Rates of acute and chronic malnutrition are estimated to be 50 percent higher in countries marred by conflict than in more stable places, according to a new report by World Vision U.K. entitled “Fragile But Not Helpless.”
Because war-torn and violent countries often allocate all efforts toward the alleviation of conflict, the issue of malnutrition is often sidelined. The progress in these countries is in danger of reversing if nothing is done. While the pursuit of peace in conflict-torn countries is extremely important, the alleviation of life-threatening issues such as malnutrition should not be neglected, according to David Thomson of World Vision UK.
More children worldwide die from malnutrition than from conflict, even in violent countries such as the Democratic Republic of Congo, Pakistan, South Sudan and Afghanistan. Though significant progress has been made in the alleviation of malnutrition, 2.3 million children still die from the condition every year. And yet, war-torn countries divert an average of 60% of their budget to the military and only a fraction of that toward malnutrition.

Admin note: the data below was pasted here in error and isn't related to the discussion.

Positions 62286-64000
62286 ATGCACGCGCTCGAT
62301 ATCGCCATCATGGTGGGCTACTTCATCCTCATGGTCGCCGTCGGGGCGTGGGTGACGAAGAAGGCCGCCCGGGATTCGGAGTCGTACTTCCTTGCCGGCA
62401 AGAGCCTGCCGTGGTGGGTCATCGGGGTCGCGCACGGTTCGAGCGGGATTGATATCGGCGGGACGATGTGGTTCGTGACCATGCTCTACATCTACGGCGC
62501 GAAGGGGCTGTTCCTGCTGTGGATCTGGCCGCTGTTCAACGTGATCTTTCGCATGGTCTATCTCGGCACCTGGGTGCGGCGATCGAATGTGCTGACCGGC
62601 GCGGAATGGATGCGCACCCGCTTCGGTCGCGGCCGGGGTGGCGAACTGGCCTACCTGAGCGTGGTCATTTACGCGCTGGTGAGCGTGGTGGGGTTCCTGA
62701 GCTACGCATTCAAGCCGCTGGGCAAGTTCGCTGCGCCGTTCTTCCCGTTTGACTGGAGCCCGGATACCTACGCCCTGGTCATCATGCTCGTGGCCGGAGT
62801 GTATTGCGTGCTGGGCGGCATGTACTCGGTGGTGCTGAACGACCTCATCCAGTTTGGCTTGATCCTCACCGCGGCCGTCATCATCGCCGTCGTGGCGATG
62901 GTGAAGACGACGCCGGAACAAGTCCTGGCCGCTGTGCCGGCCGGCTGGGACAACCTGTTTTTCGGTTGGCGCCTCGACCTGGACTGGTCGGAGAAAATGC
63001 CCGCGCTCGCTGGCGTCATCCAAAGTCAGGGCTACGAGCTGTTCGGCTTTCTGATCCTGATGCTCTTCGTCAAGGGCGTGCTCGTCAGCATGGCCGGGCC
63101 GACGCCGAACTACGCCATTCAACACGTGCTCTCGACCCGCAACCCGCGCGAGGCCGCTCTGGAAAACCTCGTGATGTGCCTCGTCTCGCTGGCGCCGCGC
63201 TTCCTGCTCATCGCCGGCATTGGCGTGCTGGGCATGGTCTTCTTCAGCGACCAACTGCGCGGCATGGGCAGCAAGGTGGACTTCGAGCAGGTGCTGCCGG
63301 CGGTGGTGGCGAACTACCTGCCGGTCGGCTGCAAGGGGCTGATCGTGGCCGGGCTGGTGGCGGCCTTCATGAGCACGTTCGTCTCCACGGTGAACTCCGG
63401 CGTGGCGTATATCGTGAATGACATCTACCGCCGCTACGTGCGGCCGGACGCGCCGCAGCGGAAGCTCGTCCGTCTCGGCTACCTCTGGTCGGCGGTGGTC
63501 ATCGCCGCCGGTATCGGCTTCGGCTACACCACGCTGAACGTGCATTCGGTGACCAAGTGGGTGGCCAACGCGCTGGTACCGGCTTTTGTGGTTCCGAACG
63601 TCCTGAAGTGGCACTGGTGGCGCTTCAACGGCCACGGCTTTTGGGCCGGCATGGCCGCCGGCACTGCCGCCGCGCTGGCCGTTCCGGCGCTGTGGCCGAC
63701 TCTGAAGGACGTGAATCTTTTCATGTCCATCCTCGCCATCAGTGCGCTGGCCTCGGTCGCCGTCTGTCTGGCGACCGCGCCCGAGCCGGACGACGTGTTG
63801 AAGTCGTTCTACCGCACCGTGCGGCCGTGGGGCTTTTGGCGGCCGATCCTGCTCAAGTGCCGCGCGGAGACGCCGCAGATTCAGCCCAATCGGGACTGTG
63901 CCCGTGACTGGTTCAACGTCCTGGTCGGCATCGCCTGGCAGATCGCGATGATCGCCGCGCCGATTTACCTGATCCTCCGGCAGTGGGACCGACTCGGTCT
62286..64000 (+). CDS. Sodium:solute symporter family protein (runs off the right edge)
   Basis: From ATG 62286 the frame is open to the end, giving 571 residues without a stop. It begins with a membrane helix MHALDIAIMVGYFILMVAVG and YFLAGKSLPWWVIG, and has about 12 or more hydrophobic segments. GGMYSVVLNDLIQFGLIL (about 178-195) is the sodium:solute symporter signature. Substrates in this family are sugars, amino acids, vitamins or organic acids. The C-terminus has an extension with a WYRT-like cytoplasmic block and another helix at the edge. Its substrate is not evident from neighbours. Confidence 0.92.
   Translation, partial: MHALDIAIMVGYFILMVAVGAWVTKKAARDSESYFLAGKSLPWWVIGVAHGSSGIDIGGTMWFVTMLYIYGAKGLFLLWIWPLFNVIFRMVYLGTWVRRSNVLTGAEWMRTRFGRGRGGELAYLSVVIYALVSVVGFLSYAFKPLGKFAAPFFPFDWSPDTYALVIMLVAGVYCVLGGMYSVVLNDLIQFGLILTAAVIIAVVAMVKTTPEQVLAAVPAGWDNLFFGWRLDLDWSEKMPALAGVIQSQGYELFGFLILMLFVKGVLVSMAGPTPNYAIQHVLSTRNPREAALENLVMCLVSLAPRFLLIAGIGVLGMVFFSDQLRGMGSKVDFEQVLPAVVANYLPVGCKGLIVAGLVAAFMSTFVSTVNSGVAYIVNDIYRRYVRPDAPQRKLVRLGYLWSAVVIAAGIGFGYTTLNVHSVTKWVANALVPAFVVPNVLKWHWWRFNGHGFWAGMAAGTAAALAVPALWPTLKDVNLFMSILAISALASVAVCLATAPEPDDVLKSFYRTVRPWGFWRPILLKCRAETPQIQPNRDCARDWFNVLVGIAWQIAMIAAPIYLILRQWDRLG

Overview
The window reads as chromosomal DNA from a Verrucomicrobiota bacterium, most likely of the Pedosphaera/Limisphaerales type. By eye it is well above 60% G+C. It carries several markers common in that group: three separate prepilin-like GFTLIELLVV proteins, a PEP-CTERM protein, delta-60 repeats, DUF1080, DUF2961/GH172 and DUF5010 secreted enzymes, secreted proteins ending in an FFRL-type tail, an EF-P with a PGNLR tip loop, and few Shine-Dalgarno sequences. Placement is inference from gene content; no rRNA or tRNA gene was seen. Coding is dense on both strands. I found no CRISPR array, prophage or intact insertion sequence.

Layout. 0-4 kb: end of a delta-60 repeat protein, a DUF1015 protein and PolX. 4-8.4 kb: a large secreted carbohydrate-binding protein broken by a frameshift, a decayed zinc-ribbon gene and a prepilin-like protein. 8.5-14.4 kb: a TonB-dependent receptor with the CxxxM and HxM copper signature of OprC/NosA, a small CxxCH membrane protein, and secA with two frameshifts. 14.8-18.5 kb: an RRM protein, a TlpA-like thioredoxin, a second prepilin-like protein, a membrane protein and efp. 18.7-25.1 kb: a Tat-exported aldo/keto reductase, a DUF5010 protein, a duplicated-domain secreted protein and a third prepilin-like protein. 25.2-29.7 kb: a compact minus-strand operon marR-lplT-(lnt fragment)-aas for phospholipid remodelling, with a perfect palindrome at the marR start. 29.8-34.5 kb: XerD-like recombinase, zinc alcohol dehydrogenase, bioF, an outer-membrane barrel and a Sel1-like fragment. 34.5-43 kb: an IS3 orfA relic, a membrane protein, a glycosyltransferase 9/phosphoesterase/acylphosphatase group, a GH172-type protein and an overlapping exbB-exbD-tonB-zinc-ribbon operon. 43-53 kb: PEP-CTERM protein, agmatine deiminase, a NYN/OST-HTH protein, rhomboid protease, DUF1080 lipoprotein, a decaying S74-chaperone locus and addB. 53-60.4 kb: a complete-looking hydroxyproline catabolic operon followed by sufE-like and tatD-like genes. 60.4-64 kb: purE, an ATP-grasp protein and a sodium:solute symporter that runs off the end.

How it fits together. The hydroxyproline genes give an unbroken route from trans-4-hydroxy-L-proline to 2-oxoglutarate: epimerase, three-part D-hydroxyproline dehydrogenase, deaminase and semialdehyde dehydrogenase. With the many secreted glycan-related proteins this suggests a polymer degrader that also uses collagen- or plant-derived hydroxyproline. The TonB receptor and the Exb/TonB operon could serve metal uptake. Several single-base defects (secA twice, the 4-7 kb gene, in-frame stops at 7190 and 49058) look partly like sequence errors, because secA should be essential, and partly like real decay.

World Vision UK suggests that “donors simply need to re-prioritize if we’re to ensure the benefits of this progress reach a generation of children in the world’s most fragile states.”
The organization is calling on donor states to encourage conflict-affected states to join their “Scaling Up Nutrition” movement. This movement is a global collective effort involving governments, the United Nations, private donors, civil society, businesses and researchers to improve nutrition.
Their approaches include making nutritious food more accessible, improving access to clean water and improving access to adequate healthcare services. Recently, they have expanded their initiatives to focusing on nutritional development in what they call FCAS, or fragile and conflict-affected states.
With their new report, they aim to encourage G8 leaders to provide funding and technical support to FCAS that have demonstrated a concerted effort to tackle malnutrition. With consistent funding and political attention, Thomson is hopeful that malnutrition can be addressed and alleviated in fragile states.
– Kathryn Cassibry